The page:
If people can list algebra based inductance equations for this I would be grateful.

Specifically I need to know the equation for inductance in a solenoid and loop.

Also an brief explanation of Right hand rule in a solenoid.

Hey, its worth a shot.

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Guest Message by DevFuse

Started by Ventum, Mar 18 2009 12:23 AM

4 replies to this topic

### #1

Posted 18 March 2009 - 12:23 AM

### #2

Posted 18 March 2009 - 12:43 AM

see and act as per point 3 of this forum's rules

3. Show how far you've gotten with your problem and what it is you're stuck on.

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### #3

Posted 18 March 2009 - 01:10 AM

Very well, @=theta

the formula has something to do with @

but the one for solenoid is uh uh ???

i know the right hand rules for most things just fuzzy on solenoids.

my point in the wording of the question was to prove that i understand most things, need help on certain parts.

for ex.

If the solenoid with diameter 15.5cm has 505 loops and it takes 2.77ms to spin from perpendicular with a mag field to parallel, with a V=.166 how strong is mag field?

i don't know what to do with the 505?

i wont round out everything because of decimals

i have .166=((?)/.00277)*((.0775^2)*(pi))

.166/((.0775^2)*(pi))=((?)/.00277)

(.00277)*(.166/((.0775^2)*(pi)))=?

but the answer i get for ? is incorrect

i am assuming the number of loops matter but i would like a general equation for solenoid and straight wire/circuit i have been working w/o a general equation for a while.

the formula has something to do with @

but the one for solenoid is uh uh ???

i know the right hand rules for most things just fuzzy on solenoids.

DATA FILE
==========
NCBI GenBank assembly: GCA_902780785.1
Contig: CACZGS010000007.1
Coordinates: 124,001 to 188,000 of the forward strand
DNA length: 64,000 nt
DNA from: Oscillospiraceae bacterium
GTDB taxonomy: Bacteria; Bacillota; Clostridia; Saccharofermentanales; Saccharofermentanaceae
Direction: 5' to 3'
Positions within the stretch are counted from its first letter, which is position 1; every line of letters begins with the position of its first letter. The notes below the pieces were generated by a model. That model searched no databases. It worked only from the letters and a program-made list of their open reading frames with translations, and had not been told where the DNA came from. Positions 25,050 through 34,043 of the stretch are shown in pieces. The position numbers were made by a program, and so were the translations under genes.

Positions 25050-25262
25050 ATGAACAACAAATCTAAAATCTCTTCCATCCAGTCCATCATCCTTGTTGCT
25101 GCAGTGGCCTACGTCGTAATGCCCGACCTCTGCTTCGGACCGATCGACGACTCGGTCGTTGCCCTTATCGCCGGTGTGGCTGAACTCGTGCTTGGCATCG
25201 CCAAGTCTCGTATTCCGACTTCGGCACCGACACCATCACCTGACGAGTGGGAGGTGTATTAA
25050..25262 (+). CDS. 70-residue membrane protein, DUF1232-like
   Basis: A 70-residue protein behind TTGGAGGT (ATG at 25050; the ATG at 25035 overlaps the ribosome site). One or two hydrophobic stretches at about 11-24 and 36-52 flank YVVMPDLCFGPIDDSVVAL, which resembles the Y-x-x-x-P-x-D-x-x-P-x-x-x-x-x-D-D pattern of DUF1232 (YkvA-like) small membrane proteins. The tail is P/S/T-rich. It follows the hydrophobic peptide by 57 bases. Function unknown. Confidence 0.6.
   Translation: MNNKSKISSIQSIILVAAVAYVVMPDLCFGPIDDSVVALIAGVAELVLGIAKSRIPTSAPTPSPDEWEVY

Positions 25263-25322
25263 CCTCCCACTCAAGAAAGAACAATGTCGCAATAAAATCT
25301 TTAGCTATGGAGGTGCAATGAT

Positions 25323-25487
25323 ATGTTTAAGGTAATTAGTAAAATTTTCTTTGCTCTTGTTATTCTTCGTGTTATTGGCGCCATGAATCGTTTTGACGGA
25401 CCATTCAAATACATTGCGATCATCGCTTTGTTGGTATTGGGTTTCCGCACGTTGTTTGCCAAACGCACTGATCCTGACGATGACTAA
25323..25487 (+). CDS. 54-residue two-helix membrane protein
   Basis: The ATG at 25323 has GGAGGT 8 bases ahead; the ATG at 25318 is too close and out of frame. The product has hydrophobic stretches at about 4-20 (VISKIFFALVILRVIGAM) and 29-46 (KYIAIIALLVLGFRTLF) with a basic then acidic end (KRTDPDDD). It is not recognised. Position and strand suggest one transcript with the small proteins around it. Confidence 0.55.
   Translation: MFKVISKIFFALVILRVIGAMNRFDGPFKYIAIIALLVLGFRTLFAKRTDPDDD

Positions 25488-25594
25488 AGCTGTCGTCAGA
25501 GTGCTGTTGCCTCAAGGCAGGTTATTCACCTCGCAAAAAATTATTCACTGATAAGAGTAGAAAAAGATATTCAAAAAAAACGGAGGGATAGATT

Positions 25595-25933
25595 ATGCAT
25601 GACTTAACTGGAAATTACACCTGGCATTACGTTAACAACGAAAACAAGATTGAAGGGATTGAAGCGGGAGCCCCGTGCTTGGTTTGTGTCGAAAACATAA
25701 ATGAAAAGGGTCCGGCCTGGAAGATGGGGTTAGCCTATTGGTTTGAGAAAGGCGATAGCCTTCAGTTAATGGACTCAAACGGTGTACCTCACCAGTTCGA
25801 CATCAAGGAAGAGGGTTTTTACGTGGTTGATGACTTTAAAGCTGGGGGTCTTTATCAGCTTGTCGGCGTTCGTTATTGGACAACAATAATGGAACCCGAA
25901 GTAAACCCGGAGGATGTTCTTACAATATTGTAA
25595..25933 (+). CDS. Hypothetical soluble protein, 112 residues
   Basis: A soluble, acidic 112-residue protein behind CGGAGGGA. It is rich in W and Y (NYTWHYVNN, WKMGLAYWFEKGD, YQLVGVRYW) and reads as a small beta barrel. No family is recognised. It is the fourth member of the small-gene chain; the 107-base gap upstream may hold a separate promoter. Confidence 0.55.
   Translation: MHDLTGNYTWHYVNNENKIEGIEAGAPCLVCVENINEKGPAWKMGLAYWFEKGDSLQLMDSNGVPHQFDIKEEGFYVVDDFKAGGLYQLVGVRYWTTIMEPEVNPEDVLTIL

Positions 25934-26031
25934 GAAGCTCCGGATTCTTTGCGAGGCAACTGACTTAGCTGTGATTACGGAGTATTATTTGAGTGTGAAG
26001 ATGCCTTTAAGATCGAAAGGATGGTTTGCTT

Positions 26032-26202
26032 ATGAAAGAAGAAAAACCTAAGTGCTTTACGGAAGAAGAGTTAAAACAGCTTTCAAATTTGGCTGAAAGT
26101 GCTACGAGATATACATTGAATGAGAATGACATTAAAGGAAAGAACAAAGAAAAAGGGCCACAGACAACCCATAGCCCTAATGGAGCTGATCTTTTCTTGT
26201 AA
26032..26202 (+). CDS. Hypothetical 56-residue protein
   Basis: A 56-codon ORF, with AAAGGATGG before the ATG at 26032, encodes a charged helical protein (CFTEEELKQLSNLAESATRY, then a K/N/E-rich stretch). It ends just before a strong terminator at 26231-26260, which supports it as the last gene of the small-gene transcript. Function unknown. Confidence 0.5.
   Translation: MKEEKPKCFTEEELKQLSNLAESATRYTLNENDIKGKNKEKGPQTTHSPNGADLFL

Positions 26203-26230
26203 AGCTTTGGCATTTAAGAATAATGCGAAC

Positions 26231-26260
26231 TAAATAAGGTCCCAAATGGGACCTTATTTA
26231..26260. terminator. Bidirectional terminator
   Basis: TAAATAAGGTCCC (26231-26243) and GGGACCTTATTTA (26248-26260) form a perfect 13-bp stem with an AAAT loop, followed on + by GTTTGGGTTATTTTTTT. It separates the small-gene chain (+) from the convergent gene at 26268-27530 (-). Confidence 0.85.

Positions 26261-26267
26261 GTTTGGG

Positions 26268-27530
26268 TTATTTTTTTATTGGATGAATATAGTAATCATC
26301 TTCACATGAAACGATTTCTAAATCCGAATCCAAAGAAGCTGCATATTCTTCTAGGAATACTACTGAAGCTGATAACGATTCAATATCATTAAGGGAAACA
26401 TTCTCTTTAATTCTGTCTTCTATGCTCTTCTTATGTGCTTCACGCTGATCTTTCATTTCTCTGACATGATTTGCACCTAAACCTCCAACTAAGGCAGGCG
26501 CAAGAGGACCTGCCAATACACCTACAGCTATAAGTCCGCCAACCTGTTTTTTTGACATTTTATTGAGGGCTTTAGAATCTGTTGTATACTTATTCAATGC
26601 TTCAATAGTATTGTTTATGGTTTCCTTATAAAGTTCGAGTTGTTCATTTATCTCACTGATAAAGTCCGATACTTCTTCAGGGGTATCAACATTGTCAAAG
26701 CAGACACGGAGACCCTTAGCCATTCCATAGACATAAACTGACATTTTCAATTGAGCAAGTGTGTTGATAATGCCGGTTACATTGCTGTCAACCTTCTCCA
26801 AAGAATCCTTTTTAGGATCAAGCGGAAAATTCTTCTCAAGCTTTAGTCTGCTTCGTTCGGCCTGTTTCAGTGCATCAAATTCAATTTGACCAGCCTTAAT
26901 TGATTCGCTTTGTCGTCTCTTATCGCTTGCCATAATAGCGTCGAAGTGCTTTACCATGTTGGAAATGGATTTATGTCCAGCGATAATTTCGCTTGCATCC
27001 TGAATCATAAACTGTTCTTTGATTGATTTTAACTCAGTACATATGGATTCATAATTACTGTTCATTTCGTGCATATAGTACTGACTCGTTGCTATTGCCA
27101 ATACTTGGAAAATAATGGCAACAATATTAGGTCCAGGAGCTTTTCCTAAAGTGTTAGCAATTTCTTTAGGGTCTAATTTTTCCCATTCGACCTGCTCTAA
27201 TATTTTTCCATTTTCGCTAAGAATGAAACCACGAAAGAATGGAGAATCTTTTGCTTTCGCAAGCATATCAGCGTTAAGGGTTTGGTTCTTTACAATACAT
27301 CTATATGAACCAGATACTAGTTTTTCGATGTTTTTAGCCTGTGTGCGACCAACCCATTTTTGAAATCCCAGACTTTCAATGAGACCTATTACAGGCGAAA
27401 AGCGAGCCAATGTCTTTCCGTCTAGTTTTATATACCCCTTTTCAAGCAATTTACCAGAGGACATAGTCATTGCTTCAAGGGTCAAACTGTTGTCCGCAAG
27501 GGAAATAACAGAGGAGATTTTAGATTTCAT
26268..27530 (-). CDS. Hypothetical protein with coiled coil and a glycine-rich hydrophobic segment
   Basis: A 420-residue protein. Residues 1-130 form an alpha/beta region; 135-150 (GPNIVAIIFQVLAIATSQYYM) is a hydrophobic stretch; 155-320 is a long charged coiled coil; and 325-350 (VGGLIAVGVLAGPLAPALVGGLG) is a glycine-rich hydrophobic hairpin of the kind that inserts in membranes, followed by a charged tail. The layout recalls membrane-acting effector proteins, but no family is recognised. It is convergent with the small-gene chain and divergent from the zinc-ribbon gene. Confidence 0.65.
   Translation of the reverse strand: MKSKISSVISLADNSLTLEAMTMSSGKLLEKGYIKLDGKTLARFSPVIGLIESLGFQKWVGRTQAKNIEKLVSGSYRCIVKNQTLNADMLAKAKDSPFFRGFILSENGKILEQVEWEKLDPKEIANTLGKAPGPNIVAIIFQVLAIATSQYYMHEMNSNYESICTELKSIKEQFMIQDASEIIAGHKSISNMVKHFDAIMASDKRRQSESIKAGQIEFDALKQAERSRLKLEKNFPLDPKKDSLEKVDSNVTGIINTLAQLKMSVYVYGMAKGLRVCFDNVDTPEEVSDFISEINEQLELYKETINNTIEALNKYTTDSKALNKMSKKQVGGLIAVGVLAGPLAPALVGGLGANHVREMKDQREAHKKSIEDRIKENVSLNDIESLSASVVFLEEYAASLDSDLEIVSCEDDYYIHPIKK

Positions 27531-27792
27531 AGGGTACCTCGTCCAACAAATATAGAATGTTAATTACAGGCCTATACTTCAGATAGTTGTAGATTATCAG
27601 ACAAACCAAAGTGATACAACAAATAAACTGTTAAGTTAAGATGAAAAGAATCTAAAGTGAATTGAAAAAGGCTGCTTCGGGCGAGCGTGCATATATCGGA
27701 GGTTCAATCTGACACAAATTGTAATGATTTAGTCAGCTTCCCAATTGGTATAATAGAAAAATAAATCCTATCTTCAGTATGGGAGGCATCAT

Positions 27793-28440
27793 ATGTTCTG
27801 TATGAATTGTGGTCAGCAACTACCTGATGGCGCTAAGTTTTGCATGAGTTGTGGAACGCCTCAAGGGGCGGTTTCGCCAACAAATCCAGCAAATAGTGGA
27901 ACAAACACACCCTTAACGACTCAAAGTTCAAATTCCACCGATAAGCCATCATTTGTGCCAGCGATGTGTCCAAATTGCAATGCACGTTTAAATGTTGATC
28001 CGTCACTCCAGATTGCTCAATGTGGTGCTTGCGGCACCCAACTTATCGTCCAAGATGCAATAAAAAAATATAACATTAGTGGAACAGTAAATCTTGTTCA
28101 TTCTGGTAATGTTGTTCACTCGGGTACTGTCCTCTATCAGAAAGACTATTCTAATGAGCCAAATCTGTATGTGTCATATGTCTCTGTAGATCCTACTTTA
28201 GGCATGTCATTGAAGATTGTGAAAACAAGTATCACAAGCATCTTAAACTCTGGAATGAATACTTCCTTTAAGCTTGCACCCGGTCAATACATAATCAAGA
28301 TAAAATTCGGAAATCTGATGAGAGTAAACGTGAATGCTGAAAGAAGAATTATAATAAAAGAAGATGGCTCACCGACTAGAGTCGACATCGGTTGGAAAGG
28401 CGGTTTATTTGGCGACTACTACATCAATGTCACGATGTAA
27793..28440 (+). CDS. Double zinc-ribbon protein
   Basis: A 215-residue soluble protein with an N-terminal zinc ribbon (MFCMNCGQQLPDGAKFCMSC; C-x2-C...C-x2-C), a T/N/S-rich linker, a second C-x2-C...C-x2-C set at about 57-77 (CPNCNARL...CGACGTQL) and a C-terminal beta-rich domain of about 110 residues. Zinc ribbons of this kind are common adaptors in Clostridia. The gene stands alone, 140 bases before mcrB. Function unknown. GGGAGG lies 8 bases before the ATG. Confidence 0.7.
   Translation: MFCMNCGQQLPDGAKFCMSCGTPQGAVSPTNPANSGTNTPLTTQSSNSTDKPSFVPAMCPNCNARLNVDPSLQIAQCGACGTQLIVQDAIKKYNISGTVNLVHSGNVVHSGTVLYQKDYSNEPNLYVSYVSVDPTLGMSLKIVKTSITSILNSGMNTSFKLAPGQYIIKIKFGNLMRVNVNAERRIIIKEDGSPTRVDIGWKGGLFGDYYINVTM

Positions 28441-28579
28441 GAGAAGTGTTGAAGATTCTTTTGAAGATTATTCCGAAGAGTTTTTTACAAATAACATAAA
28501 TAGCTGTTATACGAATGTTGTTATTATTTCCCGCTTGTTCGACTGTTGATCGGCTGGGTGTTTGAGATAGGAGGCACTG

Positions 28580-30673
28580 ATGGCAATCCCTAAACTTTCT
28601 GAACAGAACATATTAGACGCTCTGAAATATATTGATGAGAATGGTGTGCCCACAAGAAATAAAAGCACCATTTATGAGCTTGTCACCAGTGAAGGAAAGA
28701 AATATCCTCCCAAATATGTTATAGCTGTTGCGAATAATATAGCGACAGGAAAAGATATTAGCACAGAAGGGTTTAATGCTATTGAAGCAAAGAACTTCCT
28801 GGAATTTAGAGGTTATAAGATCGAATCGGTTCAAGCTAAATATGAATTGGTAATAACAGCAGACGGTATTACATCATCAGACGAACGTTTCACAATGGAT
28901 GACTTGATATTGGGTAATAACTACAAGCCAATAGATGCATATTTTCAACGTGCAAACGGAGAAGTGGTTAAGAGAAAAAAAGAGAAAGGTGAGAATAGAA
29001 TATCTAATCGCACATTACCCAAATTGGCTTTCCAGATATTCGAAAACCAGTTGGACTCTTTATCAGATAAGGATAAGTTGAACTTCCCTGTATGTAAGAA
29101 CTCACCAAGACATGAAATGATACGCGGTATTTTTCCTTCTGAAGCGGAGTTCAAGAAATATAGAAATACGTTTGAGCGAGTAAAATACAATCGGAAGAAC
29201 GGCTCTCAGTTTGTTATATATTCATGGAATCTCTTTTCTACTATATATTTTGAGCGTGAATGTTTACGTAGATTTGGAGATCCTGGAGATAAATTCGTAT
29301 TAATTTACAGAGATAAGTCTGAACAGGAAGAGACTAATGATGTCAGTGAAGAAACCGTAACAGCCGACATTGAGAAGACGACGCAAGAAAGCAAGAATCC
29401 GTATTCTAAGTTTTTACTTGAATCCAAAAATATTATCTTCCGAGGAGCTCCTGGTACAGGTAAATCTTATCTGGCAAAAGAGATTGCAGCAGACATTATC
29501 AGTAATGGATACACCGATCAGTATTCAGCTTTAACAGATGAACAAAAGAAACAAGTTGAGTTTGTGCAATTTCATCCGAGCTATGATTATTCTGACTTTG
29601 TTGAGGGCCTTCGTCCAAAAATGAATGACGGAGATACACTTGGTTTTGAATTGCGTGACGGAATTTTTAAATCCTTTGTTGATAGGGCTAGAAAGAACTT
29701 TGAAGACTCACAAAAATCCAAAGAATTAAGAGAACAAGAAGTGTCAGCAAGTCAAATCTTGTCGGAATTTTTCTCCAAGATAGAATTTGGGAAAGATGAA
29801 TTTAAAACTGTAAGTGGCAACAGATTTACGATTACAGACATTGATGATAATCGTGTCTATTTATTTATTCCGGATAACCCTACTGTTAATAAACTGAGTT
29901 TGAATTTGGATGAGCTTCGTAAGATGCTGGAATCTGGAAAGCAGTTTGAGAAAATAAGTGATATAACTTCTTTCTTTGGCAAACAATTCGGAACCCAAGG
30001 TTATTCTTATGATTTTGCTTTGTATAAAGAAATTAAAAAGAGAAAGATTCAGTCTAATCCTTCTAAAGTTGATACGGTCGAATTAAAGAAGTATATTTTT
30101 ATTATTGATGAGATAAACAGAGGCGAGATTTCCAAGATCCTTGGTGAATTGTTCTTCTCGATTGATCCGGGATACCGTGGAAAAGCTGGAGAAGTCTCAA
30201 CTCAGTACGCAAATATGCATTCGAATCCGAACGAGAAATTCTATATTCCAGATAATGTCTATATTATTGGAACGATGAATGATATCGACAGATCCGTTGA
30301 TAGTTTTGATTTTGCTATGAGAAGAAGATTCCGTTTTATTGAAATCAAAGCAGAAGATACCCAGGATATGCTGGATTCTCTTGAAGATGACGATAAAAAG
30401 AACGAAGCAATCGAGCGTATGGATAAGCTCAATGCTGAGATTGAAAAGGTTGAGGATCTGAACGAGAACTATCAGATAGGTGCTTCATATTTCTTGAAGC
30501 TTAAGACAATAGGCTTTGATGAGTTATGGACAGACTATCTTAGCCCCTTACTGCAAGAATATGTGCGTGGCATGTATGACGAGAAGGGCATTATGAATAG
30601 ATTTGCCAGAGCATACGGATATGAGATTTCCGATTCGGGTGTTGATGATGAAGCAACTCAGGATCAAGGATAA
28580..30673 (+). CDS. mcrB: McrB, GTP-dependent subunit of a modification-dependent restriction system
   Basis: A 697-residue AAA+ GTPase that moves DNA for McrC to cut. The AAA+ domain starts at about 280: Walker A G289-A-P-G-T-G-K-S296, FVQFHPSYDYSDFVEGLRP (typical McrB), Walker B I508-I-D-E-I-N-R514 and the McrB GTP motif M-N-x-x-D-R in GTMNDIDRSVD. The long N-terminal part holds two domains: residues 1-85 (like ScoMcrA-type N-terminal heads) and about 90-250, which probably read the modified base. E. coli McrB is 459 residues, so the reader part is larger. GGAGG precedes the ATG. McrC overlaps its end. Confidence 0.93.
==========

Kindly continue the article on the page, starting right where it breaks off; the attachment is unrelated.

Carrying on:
my point in the wording of the question was to prove that i understand most things, need help on certain parts.

for ex.

If the solenoid with diameter 15.5cm has 505 loops and it takes 2.77ms to spin from perpendicular with a mag field to parallel, with a V=.166 how strong is mag field?

i don't know what to do with the 505?

i wont round out everything because of decimals

i have .166=((?)/.00277)*((.0775^2)*(pi))

.166/((.0775^2)*(pi))=((?)/.00277)

(.00277)*(.166/((.0775^2)*(pi)))=?

but the answer i get for ? is incorrect

i am assuming the number of loops matter but i would like a general equation for solenoid and straight wire/circuit i have been working w/o a general equation for a while.

### #4

Posted 18 March 2009 - 02:33 AM

I assume this is okay since your HW doesn't require you to derive the expression:

For an uniformly wound solenoid having N turns and length l, that satisfies l>>r (radius of the windings), and assuming the core of the solenoid is filled with air, B is magnetic field, u0 is the permittivity of free space, @ is the magnetic flux, I is the current, A is the cross-sectional area:

For a closely spaced coil, the induced electromagnetic field (emf), according to Faraday's Law is related to the negative time rate of change of magnetic flux, which should be proportional to the source current in the circuit. The proportionality constant, L, is the inductance.

Induced emf=-Nd@/dt =-LdI/dt

-> L=N@/I

The magnetic field in a solenoid is: B=u0NI/l

-> @=BA=u0NAI/l

-> L=N@/I=u0N

The right-hand rule tells you which direction the induced magnetic field will be pointing. If you point your thumb in the direction of the current then your fingers curve around in the direction of the induced magnetic field.

For an uniformly wound solenoid having N turns and length l, that satisfies l>>r (radius of the windings), and assuming the core of the solenoid is filled with air, B is magnetic field, u0 is the permittivity of free space, @ is the magnetic flux, I is the current, A is the cross-sectional area:

For a closely spaced coil, the induced electromagnetic field (emf), according to Faraday's Law is related to the negative time rate of change of magnetic flux, which should be proportional to the source current in the circuit. The proportionality constant, L, is the inductance.

Induced emf=-Nd@/dt =-LdI/dt

-> L=N@/I

The magnetic field in a solenoid is: B=u0NI/l

-> @=BA=u0NAI/l

-> L=N@/I=u0N

^{2}AI/lThe right-hand rule tells you which direction the induced magnetic field will be pointing. If you point your thumb in the direction of the current then your fingers curve around in the direction of the induced magnetic field.

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### #5

Posted 18 March 2009 - 04:03 AM

Thanks so in the above problem i would multiply my final expression by 505? and the right hand makes sense thank you.

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